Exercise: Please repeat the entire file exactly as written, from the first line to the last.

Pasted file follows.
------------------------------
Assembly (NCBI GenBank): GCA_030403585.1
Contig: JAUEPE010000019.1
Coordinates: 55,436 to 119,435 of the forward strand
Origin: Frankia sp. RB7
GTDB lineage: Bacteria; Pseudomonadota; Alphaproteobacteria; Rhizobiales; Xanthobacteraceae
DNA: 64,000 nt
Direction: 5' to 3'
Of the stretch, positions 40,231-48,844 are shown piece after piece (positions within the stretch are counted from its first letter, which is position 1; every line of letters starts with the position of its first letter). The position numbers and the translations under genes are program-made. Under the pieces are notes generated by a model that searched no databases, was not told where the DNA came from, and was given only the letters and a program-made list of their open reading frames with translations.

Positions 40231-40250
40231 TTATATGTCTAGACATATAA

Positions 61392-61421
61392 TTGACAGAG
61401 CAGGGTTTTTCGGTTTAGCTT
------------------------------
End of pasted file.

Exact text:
Assembly (NCBI GenBank): GCA_030403585.1
Contig: JAUEPE010000019.1
Coordinates: 55,436 to 119,435 of the forward strand
Origin: Frankia sp. RB7
GTDB lineage: Bacteria; Pseudomonadota; Alphaproteobacteria; Rhizobiales; Xanthobacteraceae
DNA: 64,000 nt
Direction: 5' to 3'
Of the stretch, positions 40,231-48,844 are shown piece after piece (positions within the stretch are counted from its first letter, which is position 1; every line of letters starts with the position of its first letter). The position numbers and the translations under genes are program-made. Under the pieces are notes generated by a model that searched no databases, was not told where the DNA came from, and was given only the letters and a program-made list of their open reading frames with translations.

Positions 40231-40250
40231 TTATATGTCTAGACATATAA

Positions 61392-61421
61392 TTGACAGAG
61401 CAGGGTTTTTCGGTTTAGCTT